Several tests were performed at LabSCo (IUAV). For each type of mortar, sets of 3 prismatic specimens, sized 160 × 40 × 40 mm, have been prepared. At first, tests were performed for determination of flexural strength. After the breaking of specimens, both halves were analyzed under normal load. Mechanical characteristics obtained by flexural tests and compressive tests are listed in Table 1. FF is the maximum load of the flexural test, while FC is the maximum load of the compressive tests; in detail, ft = flexural strength, ftm = average flexural strength, fc1 and fc2 = compressive strengths of each half, and fcm = average compressive strength.

Table 1: Mechanical characteristics of mortar samples.
2.2. Compressive Tests on Brick Samples

After the experimental tests on mortars, compressive tests were performed also on brick specimens. For this research, new standard bricks (Danesi DM116), sized 250 × 120 × 55 mm3, were used (note: reference is made to a manufacturer’s product for the purposes of factual accuracy. No endorsement is implied), in accordance with UNI 12.6.25. The tests were performed on 3 specimens with the Galdabini universal testing machines (200 kN), appointed with B-1, B-2, and B-3. For all of them, the elastic modulus was evaluated experimentally, and the results are reported in Figure 1. Through the linear branch of an average curve, the elastic modulus has been determined to be equal to 4000 MPa.

Figure 1: Diagram of σ-ε of compressive tests on bricks.
2.3. Determination of Initial Shear Strength

Nine specimens were prepared in accordance with UNI EN 1052-3 and subject to the load application in the Galdabini universal testing machines (200 kN) to analyze the initial shear strength. The tests were performed according to the process B (UNI EN 1052-3), which does not include the prestress condition of the samples. The results are reported in Table 2, and all the specimens presented the type of failure A1 (UNI EN 1052-3) (Figure 2). In detail, the shear failure mode A1 (1) is in the area of the union brick element/mortar on a surface of the brick element, while the shear failure mode A1 (2) is in the area of the union brick element/mortar between two sides of the brick element (Figure 2 and Table 2).

Table 2: Maximum load (Fi,max) and the related shear strength (fv0,i) for each triplet and average value (fv0).
Figure 2: Specimen test (a); failure mode A1 (1) (b); failure mode A1 (2) (c).

3. Characteristics of Masonry Walls and Test

This research follows and develops a topic addressed previously in [18, 20]. Several multileaf masonry panels characterized by three different typologies of infill—full, damaged, and consolidated, as illustrated in Figure 3—have been tested by applying uniaxial compressive load, as shown in Figures 4 and 5. In detail, Figure 3 shows the three different infill typologies considered. The panels consist of two external leaves of periodic masonry and an inner core made of brick potsherds mixed with mortar. In the case of full infill (B1), the core has been completely filled up, while for the other typologies, only the upper one-third and lower one-third of the whole mass were completely filled up, in order to simulate the presence of defects or damages in the central part. In the case of damaged infill (B2), only brick potsherds without mortar constitute the central area, while for the consolidated typology (B3), the same part has been strengthened by a consolidating mixture.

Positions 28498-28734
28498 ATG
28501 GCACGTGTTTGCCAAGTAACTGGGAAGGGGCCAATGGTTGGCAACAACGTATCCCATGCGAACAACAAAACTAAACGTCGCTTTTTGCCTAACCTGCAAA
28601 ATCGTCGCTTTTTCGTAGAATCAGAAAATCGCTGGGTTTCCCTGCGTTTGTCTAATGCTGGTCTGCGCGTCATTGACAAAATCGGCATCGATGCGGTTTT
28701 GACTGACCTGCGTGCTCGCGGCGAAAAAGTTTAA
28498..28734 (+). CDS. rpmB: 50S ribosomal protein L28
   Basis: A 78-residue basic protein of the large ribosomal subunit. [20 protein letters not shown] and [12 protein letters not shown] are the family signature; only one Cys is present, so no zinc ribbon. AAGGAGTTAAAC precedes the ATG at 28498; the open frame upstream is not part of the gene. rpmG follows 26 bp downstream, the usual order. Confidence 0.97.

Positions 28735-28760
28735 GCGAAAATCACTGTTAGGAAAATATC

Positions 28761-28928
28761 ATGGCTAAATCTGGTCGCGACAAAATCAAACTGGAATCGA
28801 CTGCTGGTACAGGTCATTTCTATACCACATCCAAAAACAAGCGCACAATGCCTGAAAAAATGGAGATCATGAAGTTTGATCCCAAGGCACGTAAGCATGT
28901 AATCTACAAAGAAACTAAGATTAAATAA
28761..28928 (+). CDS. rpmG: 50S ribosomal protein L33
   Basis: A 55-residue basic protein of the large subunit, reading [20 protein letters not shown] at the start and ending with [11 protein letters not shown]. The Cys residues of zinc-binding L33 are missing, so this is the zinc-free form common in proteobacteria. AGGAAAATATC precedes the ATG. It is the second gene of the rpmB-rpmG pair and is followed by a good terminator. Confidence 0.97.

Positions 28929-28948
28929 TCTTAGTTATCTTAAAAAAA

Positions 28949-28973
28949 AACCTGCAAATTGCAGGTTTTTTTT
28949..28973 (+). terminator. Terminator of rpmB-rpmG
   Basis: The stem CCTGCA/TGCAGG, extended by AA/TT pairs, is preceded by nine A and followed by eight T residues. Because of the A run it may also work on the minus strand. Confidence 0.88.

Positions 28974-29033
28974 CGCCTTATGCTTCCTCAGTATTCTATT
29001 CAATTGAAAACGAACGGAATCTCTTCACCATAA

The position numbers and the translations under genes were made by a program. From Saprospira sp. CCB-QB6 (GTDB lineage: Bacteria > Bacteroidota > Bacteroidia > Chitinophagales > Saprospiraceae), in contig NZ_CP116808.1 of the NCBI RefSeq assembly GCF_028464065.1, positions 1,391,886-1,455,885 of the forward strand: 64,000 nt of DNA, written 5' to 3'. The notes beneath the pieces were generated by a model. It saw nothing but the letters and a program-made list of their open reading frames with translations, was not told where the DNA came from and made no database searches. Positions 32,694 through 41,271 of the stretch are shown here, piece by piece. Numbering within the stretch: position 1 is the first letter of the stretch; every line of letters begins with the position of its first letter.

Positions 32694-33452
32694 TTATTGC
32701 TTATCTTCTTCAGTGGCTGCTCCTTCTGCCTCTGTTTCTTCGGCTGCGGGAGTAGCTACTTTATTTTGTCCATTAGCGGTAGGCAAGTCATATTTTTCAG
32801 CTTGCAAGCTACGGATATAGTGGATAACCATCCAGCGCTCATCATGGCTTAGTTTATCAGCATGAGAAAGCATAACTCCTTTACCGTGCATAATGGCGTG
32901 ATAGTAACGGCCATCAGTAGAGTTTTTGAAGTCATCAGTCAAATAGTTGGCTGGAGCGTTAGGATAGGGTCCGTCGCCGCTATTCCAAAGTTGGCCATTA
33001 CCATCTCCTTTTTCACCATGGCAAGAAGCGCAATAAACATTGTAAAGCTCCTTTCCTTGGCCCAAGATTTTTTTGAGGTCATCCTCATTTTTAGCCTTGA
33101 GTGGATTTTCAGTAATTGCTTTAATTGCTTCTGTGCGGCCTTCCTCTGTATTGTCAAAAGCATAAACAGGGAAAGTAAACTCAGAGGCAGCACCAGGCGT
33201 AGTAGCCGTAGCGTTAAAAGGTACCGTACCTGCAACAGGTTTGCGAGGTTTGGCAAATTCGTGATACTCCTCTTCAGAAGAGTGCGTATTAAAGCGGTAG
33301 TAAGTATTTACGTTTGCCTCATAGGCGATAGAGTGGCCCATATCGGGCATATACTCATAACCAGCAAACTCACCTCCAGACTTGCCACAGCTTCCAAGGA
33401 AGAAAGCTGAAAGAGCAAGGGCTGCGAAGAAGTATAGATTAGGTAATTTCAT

Figure 3: Different typologies of masonry specimens: (a) B1-full infill; (b) B2-damaged infill; (c) B3-consolidated infill (dimension in millimeters).
Figure 4: Scheme of the test setup (dimension in millimeters).
Figure 5: (a) Detail of the test setup; (b) load-vertical displacement relationship with different steps: A, B, and C.

The physical and mechanical characteristics of every material have been detailed in [20].

Figure 4 shows the setup of the compressive test carried out on masonry panels. All compression tests were performed on a 6000 kN capacity loading machine with the data control system (Figure 5(a)); the loading velocity was taken as 0.03 mm/s with the displacement control procedure. The compression load was applied through a loading history made up of three loading steps until the failure. Each loading step (thresholds A, B, and C in Figure 5(b)) was followed by a pause period of 10 minutes where the reached compression loads are kept constant. In detail, step A corresponds to the initial condition without the external load, the threshold of step B is 700 kN, while the threshold of step C is 1500 kN (Figure 5(b)).

The vibration signals have been recorded through the accelerometer sensors widely described in [20].

4. Structural Identification Based on Vibrational Data